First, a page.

“It’s not all your fault,” she said. “I was to blame, too. But everything worked out the way it should be, in the end. Right?”
He smiled back at her.
“Right,” he said.
They sat there in silence, a silence not full of awkwardness, for once, but of warmth and comfort.
When Girlie left, Drew made a phone call.
A silence that seemed to go on for eternity, heavy with all the words unsaid.
“There’s something I need to tell you.”
One year later.
The plane just landed in Ninoy Aquino International Airport. Dimitri couldn’t contain his excitement, for he was now coming back to Manila a year since their barkada trip to Puerto Galera.
A lot had changed since that fateful day when all things got better. Their friendship became more closely knitted; his friends usually met up once or twice a month and even included him during their gathering using video chat.
“Nothing beats the feeling of being at home at last,” Dimitri said, pulling out his phone from his breast pocket to dial Drew’s number.
“Drew, pare, it’s Dimitri, how are you? I just arrived in Manila.”
“What?! You’re in Manila?”
“I wanted to surprise everyone! Any chance we can all meet at our usual spot on Friday night?” Dimitri asked.
“Uh, sure, of course, but what’s up?”
“You’ll know the same time as the rest will.”
Drew laughed on the other end. “Ah, the agony. Fine, see you then. And welcome home.”
Just as the call ended, Dimitri saw a familiar SUV parked at one of the parking bays adjacent to the airport’s passenger arrival exit.
“Dimitri!” Phil excitedly shouted as he hugged Dimitri tightly. “I missed you so!”
“I missed you too.” Dimitri held Phil’s chin.
“Shall we go home first?” Phil held out his hand and Dimitri instinctively held it as they walked towards their car.
“No, Ma. I’ll be home tomorrow. Bye.”
That was the last conversation Brenda had with her mother. She was preoccupied with the events that materialized in a span of a few days.
She went back with Girlie to their room in the villa. Her phone beeped, indicating she had received a message. She sighed when she saw who it was from. Just as she was about to open the message, her phone rang, and the caller ID showed it was from her mother.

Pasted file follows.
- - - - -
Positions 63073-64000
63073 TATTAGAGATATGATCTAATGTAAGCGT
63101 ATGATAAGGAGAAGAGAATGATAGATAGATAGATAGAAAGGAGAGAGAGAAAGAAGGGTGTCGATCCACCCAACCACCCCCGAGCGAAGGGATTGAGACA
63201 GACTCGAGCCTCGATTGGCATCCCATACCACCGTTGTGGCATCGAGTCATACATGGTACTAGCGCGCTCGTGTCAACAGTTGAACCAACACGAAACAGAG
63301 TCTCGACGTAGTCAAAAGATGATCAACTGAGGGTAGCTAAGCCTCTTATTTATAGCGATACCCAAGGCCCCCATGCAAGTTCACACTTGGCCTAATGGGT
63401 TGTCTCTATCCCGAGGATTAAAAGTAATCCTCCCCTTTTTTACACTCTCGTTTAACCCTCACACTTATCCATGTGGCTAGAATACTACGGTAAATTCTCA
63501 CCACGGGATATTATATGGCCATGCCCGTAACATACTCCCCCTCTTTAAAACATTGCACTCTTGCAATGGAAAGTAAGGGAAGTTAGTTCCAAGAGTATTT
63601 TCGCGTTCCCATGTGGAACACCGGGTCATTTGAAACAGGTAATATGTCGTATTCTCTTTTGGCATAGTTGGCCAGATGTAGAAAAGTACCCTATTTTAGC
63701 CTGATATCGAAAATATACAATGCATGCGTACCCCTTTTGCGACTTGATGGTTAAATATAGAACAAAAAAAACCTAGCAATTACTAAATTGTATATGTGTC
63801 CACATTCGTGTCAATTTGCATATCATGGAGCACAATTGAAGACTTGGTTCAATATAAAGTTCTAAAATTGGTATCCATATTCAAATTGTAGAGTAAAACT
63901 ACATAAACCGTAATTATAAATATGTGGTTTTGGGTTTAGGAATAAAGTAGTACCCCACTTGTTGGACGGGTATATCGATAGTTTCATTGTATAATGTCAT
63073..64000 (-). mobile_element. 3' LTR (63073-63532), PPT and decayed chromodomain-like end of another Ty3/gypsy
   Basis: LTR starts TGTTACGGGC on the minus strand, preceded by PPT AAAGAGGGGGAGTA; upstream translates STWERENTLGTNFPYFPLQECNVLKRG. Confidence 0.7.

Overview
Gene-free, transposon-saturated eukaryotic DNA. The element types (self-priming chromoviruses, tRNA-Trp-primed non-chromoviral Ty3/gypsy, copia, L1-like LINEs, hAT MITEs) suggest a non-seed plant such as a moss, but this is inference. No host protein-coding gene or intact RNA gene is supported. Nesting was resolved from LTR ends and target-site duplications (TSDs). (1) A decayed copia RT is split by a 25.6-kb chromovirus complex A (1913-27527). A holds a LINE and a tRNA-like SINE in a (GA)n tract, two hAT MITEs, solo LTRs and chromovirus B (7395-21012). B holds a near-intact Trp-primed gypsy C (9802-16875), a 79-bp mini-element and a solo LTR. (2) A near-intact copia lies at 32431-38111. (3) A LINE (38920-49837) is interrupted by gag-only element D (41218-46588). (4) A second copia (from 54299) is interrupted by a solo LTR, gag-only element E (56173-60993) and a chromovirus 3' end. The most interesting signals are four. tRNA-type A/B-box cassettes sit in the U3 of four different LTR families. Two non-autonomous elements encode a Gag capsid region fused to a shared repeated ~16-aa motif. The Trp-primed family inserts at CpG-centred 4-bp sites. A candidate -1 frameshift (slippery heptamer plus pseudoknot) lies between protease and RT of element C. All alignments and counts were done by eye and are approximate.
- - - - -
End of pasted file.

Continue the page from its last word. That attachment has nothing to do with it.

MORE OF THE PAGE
“Yes, what do you need?” Brenda annoyingly answered. “Yes, Ma, I’ll be home tonight. Our vacation was cut short.” She stopped and rolled her eyes as she listened to her mother.
“Don’t worry, Mother, I will be home tonight.” She dropped the call.
Brenda knew her mother wanted her to ask why she kept on insisting her daughter went home by tomorrow but Brenda did not want to prolong their conversation. Ever since she caught “them” in bed that night, Brenda did not trust her mother anymore.
My dearest daughter,
I’m sorry I was never the best mother to you. I wish I could turn back time and erase all the bad memories that caused you to drift away. I hope you can forgive me one day.
Brenda held this note as she looked at her mother inside her casket. When she arrived home from Puerto Galera, her mother had bad news she did not take seriously. She wanted to turn back time and tell her mother she loved her, and that she was perfect to her, just as she was.
“That Ariana Grande girl has such a beautiful voice.”
“All the kids these days love her.”
“And that Harry Styles boy is good looking.”
Brenda laughed, she knew her mother was on painkillers and this was one of the effects.
But then her time with her was running out.
“Anak, why are you not offering anything to that little girl? Give her something to eat.”
Brenda looked at the direction her mother was pointing at. The hospital bench was empty. It was only her and her mother inside the hospital room.
Her time with her was running out.
“Where is your Tito Rom?”
“I don’t know, Ma.”
“Typical Romino!” her mother exclaimed. “Running away from responsibilities.”
Brenda raised one of her eyebrows and asked, “Responsibilities?”
“Brenda, he is your real father.”
It was the morphine talking, Brenda told herself.
The real thing was that her time with her mother was running out.
Tito Rom was sobbing. “I am sorry, Brenda. I am so, so sorry for everything. For all the secrets, the missed opportunities, the time. I was scared and—”
For the first time in many years, Brenda was speechless. She simply wrapped his arms around her father and cried in his embrace.
No more time to waste.
Weeks after the funeral, the barkada met up again at their usual spot every Friday night.
In the middle of beer and sisig, Phil hushed down everybody else’s chitchat. “Bren, remember when John died?” he asked. “You organized a get-together to help me move on… and I would like to return the favor.”
Dimitri slid a piece of paper across the table to Brenda.
It was a plane ticket to Coron. For the five of them.
Girlie reached for her best friend’s hand. “What do you think, Bren?”
Brenda looked up and saw four pairs of eyes studying her carefully. Those belonged to four of her best friends in the world.
She wouldn’t miss this for anything.
The end, for now. (Read Part 1 here.)
Thank you for reading and supporting MV Redemption! This has been such a fun and meaningful learning experience for all of us. We hope you enjoyed coming along on this journey!